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Mongolia - Health and Welfare
Precautions Against AIDS
At the end of 1988, Mongolia had reported no cases of acquired immune deficiency syndrome (AIDS). In 1987 an AIDS research center was opened at the Institute of Hygiene and Virology, and its specialists were trained in laboratory analysis by WHO experts. About 16,000 people had been checked for the disease by December 1988, but no carriers had been found. All Mongolians who had been abroad for more than three months were required to be tested. This was considered necessary because Mongolia sends thousands of young people to study in other countries. Analysis of donor blood and blood products had begun by mid-1988, and special laboratories were being established in large hospitals. Foreign students coming to Mongolia were required to be tested for AIDS, either in Mongolia or abroad, and Mongolia accepted the results of tests performed in the United States.
Health and welfare
Mongolia's government has made great efforts to provide modern medical care to the inhabitants. In the 1980s, medical care was free and was provided through a hierarchy of clinics and hospitals. In rural areas, the lowest level of the system was a medical station, staffed by a physician's assistant, serving people within a thirty- to forty-kilometer radius. Above this was a somon medical station, staffed by a physician, serving a forty- to sixty-kilometer radius; an inter-somon hospital, serving a seventy- to eighty-kilometer radius; and an aymag general hospital covering a 150- to 200-kilometer radius. The higher the level in the system, the more numerous the medical specialties and the more sophisticated the diagnostic equipment available. The lowest levels concentrated on acute care, public-health work, and screening and referring cases up the hierarchy.
As of 1985, Mongolia had approximately 4,600 physicians, 24.8 per 10,000 people. There were also about 8,500 nurses and 3,800 physician's assistants; many of the nurses and the physician's assistants specialized as midwives, although some medical personnel were trained in midwifery only. Medical care was provided by almost 1,200 clinics staffed by physician's assistants, 290 clinics staffed by physicians, and by 1986, 112 hospitals. The structure of medical specialties reflected both the needs of the young and rapidly growing population and the concentration of scarce resources on public health, control of epidemic diseases, and the health of the working population. The most common medical specialty was pediatrics, which accounted for 21 percent of all physicians in 1985. The next most common were general practitioners, 15 percent; obstetricians, 6 percent; public health specialists, 6 percent; and physicians specializing in the prevention and treatment of epidemic diseases, 6 percent. Government statistics listed only twenty-seven (0.5 percent) oncologists and no cardiologists; however, the existence of a large cancer research facility and the practice of bypass surgery techniques suggest a greater interest in these areas than the statistics indicate.
In spite of efforts to distribute medical facilities and specialists evenly, there was a marked concentration of physicians and hospitals in Ulaanbaatar and other major cities. In 1981 Ulaanbaatar had 49 percent of Mongolia's physicians and an average of 42.9 physicians per 10,000 people. The cities of Darhan and Erdenet had 21.7 and 18.8 physicians, respectively, per 10,000 people; low ratios of 9.5 physicians per 10,000 in Uvs Aymag and 10.2 per 10,000 in Hovsgol Aymag were also reported.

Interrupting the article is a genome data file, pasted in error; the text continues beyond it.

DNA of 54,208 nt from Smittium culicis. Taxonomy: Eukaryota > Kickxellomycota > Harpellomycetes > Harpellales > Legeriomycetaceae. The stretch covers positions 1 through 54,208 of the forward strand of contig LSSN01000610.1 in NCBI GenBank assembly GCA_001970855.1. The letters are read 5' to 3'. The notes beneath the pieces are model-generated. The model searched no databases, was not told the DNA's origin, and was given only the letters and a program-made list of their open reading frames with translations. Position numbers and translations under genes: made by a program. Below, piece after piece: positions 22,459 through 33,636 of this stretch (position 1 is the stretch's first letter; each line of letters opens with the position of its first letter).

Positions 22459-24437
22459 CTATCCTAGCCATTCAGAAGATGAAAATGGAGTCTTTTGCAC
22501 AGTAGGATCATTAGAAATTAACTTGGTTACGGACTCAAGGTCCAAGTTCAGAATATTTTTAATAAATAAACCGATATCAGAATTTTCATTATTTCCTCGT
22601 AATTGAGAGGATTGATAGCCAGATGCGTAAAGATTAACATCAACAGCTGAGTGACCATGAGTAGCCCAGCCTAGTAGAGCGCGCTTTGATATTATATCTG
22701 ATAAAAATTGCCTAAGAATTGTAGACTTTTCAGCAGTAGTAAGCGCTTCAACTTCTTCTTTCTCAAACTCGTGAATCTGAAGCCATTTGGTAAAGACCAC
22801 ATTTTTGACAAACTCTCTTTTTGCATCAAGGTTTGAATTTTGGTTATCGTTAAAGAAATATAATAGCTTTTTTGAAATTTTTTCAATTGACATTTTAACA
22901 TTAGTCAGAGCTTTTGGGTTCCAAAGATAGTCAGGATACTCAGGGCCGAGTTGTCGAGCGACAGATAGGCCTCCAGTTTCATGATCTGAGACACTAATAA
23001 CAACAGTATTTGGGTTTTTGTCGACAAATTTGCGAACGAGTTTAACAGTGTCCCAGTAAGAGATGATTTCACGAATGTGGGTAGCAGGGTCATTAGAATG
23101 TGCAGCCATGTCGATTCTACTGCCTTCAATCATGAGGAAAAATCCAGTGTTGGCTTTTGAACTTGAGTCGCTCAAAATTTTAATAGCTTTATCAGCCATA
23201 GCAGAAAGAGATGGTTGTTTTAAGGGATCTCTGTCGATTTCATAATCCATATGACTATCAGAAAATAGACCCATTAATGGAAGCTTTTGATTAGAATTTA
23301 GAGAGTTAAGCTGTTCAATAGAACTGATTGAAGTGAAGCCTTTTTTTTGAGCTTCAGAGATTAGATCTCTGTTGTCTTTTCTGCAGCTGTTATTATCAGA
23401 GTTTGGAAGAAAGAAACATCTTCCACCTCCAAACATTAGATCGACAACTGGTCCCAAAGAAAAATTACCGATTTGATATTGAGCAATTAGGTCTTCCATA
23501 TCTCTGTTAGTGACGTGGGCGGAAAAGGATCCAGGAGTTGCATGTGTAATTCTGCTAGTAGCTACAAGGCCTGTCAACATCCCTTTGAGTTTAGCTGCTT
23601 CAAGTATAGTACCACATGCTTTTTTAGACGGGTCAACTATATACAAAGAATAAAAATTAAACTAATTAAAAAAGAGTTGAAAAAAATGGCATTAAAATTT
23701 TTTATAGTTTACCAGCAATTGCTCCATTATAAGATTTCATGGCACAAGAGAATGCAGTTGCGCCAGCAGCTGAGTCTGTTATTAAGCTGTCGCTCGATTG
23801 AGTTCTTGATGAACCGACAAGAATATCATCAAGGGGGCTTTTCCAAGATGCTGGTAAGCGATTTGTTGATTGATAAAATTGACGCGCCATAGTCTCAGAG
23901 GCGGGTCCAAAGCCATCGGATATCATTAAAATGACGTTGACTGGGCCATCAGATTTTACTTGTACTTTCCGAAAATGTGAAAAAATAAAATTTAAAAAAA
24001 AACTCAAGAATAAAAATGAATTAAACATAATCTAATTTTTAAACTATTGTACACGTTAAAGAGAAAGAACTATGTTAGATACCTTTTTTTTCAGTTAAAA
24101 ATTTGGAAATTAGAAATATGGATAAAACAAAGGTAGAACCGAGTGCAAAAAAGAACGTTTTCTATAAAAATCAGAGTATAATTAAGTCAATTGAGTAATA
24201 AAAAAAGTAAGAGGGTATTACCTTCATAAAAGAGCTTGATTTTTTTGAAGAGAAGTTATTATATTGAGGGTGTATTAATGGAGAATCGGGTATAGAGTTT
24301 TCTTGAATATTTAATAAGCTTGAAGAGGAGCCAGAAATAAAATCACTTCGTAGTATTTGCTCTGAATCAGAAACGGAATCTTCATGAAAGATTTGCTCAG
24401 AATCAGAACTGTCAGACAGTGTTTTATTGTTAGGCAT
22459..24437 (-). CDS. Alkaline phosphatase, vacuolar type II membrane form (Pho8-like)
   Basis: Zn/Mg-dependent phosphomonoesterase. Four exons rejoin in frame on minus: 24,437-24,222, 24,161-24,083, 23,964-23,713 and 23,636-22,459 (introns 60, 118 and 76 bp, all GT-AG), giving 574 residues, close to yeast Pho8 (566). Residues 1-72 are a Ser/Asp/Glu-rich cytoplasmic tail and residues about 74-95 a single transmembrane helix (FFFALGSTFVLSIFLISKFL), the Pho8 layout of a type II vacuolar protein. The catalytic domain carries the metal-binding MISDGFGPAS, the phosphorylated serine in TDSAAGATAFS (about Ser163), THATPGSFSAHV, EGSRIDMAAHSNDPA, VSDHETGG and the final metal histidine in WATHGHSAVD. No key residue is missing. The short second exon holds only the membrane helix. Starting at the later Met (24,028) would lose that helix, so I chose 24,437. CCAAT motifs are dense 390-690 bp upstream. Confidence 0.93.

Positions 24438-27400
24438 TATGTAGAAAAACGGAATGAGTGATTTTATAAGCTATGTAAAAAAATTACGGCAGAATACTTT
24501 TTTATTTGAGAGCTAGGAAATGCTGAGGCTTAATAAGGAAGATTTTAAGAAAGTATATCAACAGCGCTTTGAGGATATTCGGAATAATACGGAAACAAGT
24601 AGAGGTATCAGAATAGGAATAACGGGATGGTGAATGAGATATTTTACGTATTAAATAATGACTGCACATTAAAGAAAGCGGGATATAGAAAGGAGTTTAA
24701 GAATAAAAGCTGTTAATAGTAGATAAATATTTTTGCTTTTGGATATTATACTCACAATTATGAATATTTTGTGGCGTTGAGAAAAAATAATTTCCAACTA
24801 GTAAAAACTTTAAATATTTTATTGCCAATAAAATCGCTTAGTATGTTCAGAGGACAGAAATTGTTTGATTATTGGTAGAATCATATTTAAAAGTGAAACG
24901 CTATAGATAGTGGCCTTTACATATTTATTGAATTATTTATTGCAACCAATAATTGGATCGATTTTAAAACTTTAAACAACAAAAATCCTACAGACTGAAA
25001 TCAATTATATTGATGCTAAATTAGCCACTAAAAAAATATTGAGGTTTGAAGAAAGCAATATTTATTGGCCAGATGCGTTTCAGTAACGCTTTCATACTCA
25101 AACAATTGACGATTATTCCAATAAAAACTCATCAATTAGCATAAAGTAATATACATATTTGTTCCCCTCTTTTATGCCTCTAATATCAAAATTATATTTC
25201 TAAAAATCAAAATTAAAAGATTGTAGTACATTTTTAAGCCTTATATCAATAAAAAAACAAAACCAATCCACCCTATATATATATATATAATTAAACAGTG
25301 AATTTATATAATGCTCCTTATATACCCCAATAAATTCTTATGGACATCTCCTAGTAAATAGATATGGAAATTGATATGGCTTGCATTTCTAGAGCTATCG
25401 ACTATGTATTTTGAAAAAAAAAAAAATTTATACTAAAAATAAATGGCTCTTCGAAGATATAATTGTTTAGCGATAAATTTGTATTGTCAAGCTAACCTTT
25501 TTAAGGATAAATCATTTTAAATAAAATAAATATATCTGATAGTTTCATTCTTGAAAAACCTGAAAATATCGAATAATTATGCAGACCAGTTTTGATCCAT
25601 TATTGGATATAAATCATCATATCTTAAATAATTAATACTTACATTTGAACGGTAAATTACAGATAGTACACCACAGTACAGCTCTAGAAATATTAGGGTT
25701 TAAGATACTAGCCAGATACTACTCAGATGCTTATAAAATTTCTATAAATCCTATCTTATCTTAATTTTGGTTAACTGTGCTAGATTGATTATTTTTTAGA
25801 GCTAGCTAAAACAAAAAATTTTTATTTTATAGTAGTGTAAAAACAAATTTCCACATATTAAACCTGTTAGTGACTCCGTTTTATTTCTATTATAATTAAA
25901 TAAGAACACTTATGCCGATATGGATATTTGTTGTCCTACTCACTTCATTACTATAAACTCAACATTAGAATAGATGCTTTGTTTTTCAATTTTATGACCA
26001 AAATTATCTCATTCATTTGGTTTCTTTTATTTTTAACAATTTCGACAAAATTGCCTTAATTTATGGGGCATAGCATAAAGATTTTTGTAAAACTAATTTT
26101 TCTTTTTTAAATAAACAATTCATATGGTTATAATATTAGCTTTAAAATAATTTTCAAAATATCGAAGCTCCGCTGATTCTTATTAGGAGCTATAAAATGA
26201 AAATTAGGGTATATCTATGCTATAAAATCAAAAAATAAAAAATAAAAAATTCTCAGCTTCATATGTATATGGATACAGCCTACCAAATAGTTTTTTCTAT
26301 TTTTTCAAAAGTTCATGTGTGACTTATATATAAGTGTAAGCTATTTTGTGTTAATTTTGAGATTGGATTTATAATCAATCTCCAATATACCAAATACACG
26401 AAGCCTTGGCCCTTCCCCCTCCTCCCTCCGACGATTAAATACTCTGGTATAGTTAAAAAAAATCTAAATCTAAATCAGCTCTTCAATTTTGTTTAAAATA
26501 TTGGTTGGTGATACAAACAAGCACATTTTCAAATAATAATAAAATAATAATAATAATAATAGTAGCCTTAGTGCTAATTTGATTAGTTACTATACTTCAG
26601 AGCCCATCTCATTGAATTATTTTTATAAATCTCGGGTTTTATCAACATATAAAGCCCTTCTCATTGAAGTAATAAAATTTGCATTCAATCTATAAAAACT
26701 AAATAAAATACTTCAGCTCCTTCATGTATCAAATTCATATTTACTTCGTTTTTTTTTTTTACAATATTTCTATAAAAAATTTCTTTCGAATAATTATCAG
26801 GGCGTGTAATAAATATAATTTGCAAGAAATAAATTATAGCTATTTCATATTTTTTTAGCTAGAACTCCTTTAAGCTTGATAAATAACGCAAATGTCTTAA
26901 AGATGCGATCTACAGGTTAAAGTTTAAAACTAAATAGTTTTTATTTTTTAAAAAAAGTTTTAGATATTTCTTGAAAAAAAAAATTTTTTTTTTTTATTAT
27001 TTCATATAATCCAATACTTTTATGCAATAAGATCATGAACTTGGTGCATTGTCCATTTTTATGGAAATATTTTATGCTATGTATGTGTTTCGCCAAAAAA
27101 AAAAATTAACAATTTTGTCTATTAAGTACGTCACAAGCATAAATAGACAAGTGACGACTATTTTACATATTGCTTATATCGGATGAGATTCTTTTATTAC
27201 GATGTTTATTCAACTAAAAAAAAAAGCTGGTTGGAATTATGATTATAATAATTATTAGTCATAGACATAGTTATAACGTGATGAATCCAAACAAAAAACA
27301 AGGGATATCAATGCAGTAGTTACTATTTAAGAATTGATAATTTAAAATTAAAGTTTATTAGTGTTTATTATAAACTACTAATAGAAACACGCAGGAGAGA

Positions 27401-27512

Mongolia cooperated closely with the Soviet Union in medical research and training. Soviet specialists held seminars in Mongolia and helped to build and to operate such special facilities as an oncology center and a 600-bed isolation hospital for infectious diseases in Ulaanbaatar. Mongolia was an active member of Comecon's Commission on Cooperation in Public Health, and it participated in World Health Organization (WHO) projects on maternity and child health, environmental protection, and training of medical technicians and mid-level health-care personnel.
By 1981 Mongolia claimed to have eliminated smallpox, typhus, plague, poliomyelitis, and diphtheria, and to have reduced sharply the incidence of other infectious diseases. In the past, disease was spread through the use of contaminated drinking water and from such sources as lice, which were common among the herders, who seldom bathed or washed their clothing. Clean drinking water for the herders, who often shared water sources with their animals, continued to be a problem, but much effort was put into health education. The Mongolian Red Cross, an organization that cooperated with the Mongolian Revolutionary Youth League, focused on preventive medicine and health education. It sent mobile teams to factories and herding collectives to teach hygiene and sanitation and to hold special workshops on infant care and the health needs of the elderly. Although traditional Mongols were averse to bathing, their modern descendants patronized a network of spas. Following the Soviet and East European pattern, Mongolia established sanitoriums where workers and such deserving individuals as holders of the Order of Maternal Glory went to rest, to take the waters, and to follow a medically prescribed regimen of swimming, sunbathing, and moderate exercise. The Council of Mongolian Trade Unions operated a network of sanitoriums that used the country's many hot springs and mountain lakes. The network annually could accommodate 20 percent of the country's factory and office workers during the brief summer season. So popular were the spas that aymag authorities established their own sanitoriums to provide therapeutic holidays for collective herders.
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